Category Archives: Cybersecurity

The current data protection landscape in Indonesia Until recently, Indonesia has had a largely patchwork approach to personal data protection. There is not currently a singular comprehensive data protection law or regulation; nor, for example, are there any regulations specifically addressing cookies and location data. Overall, the scattered guidance is found in regulations relating to employees; banks; criminal procedures; human rights; health; financial services; and the more detailed Electronic Information and Transactions Law (Law No. 11 of 2008) ("EIT Law") and its implementing regulations, among others. In 2012, Indonesia passed Government Regulation 82 ("GR82"), implementing various aspects of the EIT Law but with a key focus on ensuring that electronic system operators for "public services" use Indonesia-based data-centres. The scope of "public services" is still somewhat unclear but it has the potential to cover both government organisations and certain public-facing private sector businesses (which may include certain organisations in banking, insurance, health, … Continue Reading ››
Recently Datonomy attended the second of two conferences held by Exeter University addressing the UK's place in the Digital Single Market. The day, hosted at Portcullis House, focused on data protection and privacy policy with viewpoints provided by both practitioners and stakeholders. Of particular relevance to Datonomy readers were the panels' opinions on the ePrivacy Directive review, the GDPR, and the new Investigatory Powers Act (recently explored by Datonomy here). Draft ePrivacy Regulation on the horizon Perhaps the headline news from the day was the strong support for the review of the ePrivacy Directive to result in the implementation of a new ePrivacy Regulation (therefore directly effective). It was argued the Regulation should extend the scope of the current ePrivacy Directive to cover new tech including, for example, OTT Providers, publically used private networks and the Internet of Things. According to the European Commission the draft proposal … Continue Reading ››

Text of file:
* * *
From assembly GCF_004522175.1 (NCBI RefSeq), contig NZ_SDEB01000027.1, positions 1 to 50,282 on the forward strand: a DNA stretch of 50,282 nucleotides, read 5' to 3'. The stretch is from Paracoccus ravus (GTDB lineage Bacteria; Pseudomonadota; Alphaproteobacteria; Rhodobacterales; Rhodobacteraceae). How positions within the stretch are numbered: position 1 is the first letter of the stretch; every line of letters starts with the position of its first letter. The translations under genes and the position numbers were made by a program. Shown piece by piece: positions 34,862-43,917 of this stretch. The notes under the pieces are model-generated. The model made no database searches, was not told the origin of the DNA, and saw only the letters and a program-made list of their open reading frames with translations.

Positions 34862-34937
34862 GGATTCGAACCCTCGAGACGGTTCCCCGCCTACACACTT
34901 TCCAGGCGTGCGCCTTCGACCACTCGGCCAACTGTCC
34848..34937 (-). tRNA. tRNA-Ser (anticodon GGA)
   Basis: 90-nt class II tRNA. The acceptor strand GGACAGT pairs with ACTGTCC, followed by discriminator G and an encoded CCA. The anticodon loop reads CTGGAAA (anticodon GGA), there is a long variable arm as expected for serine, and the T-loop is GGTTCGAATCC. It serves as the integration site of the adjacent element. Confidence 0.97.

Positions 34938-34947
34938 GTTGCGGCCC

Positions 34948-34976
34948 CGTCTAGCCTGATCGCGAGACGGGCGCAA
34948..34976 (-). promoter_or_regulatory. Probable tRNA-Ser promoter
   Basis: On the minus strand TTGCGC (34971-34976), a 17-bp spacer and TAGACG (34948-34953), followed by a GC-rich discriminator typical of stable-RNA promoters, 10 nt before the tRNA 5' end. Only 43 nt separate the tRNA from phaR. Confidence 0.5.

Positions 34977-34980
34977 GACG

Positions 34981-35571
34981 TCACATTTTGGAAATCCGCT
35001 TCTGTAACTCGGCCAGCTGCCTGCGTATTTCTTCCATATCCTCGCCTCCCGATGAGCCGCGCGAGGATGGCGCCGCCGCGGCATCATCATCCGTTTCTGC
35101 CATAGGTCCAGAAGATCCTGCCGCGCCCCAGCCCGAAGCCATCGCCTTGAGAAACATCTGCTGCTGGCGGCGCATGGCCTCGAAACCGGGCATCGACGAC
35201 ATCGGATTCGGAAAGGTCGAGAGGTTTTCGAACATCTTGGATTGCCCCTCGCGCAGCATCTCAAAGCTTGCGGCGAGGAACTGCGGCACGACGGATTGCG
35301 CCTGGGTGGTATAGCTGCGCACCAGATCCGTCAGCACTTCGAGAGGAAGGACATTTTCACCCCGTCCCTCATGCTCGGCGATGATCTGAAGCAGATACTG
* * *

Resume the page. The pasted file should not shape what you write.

What's new? After more than 12 months of debate, the Investigatory Powers Bill (dubbed by the media, like all interception legislation, as the 'Snooper's Charter') passed through its final stages in the House of Lords on 16 November, granting the government surveillance powers described by US whistle-blower Edward Snowden as "the most extreme … in the history of western democracy.” The Bill is designed to future proof law enforcement powers in the face of ever-evolving forms of digital communication. It covers the following:
  • General privacy protections
  • Lawful interception of communications
  • Authorisations for obtaining communications data
  • Retention of communications data
  • Equipment interference
  • Bulk warrants
  • Bulk personal dataset warrants
  • Oversight arrangements